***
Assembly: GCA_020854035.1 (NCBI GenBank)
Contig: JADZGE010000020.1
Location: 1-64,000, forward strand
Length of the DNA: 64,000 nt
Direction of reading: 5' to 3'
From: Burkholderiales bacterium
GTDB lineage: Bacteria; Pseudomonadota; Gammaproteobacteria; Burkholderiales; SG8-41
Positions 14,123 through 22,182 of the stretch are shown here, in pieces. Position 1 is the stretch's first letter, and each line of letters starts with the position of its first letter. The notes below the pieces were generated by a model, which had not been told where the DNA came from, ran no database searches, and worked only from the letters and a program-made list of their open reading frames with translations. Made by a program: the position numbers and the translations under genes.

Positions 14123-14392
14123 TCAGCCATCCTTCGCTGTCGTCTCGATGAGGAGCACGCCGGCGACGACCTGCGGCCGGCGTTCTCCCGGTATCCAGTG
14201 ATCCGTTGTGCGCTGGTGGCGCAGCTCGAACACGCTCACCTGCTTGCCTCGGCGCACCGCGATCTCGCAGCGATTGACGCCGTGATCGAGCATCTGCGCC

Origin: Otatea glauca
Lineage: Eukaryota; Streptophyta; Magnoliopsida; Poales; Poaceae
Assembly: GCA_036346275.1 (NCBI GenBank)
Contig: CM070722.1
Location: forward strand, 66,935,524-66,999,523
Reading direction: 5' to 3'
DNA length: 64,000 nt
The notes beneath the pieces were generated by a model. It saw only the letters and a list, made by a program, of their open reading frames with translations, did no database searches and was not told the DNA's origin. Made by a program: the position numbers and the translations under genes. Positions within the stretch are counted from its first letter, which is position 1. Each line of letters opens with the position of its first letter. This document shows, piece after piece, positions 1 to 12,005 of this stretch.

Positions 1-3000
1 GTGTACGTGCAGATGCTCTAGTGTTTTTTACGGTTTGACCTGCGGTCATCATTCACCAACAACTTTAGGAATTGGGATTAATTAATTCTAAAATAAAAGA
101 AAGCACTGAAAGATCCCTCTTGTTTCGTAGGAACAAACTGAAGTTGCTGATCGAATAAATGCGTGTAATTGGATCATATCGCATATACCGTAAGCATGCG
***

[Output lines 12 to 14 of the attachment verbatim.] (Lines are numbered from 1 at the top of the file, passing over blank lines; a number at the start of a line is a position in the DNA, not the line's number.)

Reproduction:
Origin: Otatea glauca
Lineage: Eukaryota; Streptophyta; Magnoliopsida; Poales; Poaceae
Assembly: GCA_036346275.1 (NCBI GenBank)